Fantasy & Science Fiction — May/June 2012

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Fantasy & Science Fiction, May/June 2012

“Liberty’s Daughter” by Naomi Kritzer
“Asylum” by Albert E. Cowdrey
“Maze of Shadows” by Fred Chappell
“Taking the Low Road” by Pat MacEwen
“Necrosis” by Dale Bailey
“Typhoid Jack” by Andy Stewart
“City League” by Matthew Corradi
“Grand Tour” by Chris Willrich
“The Children’s Crusade” by Michael Alexander

Reviewed by Bob Leishman

Trading or bartering for some people is a way of life and in some societies a necessity.  Beck Garrison lives on a seastead, a chain of man made islands west of Los Angeles, where she has a part time job as a “finder.”  Basically she tracks down scarce consumer goods on request from local clients.  The job is pretty straightforward until someone requests a service in exchange for a pair of sandals — to locate a missing relative.

“Liberty’s Daughter” by Naomi Kritzer is a detective story set in a frontier environment.  Beck, who is still in her teens, makes many canny observations about her society and the people living there.  I liked this story for those reasons.

“Asylum” is set in New Orleans, but Albert E. Cowdrey spends more time developing his leading character, Willy Pfeiffer, than telling us about that great city, much to his credit.  Willy’s a gentle type of oddball who’s decided to devote his life to hunting ghosts.  His motivation, brilliantly described by Cowdrey, is neatly woven into the plot.

I liked the story largely for what he does with his characters.  Aside from Willy, Cowdrey has also provided a fellow ghost hunter and a charming New Orleans couple among others.  Make sure you finish this story.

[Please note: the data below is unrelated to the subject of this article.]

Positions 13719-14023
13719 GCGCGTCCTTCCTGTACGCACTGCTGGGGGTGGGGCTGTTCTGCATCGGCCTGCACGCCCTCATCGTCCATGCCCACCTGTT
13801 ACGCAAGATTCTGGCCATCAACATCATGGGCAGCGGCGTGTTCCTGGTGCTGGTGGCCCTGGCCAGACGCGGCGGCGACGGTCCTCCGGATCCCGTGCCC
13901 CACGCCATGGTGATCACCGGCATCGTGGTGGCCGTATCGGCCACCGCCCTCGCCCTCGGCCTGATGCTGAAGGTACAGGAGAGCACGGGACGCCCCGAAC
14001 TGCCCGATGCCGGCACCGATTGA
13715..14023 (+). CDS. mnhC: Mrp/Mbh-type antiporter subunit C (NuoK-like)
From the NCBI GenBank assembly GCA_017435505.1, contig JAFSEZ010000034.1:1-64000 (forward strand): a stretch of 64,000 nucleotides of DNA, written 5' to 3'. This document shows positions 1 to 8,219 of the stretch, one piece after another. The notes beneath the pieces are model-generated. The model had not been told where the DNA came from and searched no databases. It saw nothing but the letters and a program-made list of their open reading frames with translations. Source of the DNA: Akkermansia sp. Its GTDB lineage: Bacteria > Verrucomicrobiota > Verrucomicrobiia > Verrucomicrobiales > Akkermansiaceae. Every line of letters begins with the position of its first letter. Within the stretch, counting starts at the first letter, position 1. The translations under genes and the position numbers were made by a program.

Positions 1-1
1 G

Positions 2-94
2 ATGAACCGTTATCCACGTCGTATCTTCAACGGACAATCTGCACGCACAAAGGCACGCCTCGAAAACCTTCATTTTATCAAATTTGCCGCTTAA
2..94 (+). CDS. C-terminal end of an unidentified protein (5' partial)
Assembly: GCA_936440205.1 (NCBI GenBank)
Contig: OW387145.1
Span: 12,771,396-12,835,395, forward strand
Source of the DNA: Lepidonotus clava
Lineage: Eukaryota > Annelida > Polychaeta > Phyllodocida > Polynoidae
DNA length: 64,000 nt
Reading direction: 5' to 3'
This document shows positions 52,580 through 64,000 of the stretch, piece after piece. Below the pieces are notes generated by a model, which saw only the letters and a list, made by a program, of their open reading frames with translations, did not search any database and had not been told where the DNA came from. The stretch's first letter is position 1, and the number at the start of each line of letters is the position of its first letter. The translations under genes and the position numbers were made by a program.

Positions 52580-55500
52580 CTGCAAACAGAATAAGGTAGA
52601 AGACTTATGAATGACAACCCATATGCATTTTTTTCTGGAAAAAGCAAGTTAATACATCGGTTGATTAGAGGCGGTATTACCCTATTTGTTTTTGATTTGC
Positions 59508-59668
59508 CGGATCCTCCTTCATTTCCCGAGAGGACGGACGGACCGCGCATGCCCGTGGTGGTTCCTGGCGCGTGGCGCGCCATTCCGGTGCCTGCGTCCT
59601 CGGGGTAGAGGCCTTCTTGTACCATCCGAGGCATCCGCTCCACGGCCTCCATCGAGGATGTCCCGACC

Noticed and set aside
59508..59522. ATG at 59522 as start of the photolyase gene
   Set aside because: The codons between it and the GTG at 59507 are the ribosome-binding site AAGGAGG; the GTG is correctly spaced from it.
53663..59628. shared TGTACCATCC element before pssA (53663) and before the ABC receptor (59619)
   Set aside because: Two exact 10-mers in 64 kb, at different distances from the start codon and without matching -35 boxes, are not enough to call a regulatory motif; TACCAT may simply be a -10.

“Maze of Shadows” is a fantasy and apparently part of an ongoing series of stories devoted to Falco the apprentice shadow master.  Perhaps being familiar with his previous stories might have helped, or perhaps I’m too devoted to Tolkien, but I couldn’t really get into this one.

There is no quest here, instead Fred Chappell has his characters set all kinds of traps for each other. God speed to you if you find this your cup of tea.

“Taking the Low Road” by Pat MacEwen has a classic feel to it largely because of the forensic language which she uses throughout.  But there’s also character development and she’s factored in what could be considered current trends in media.

The story takes place in space where Jeanne along with over two thousand other people will attempt to transit through a black hole clad only in space suits.  MacEwen provides action, intrigue and even a little romance.

This sounds like a lot for a short story but I found it to be just so.  Read this one.

“Necrosis” by Dale Bailey is more of a horror story than either fantasy or science fiction which makes it a hard sell for readers of this issue.  As you may have gathered I don’t read that much horror.

Specifically, the story is about decline — something that you can feel both in the plot and in the characters. Bailey’s narrator is a member of a social set, a club, apparently for men only, who’ve either been born to wealth and power or obtained it on their own. This character gives his account of a fellow member and his impact on the club as a whole.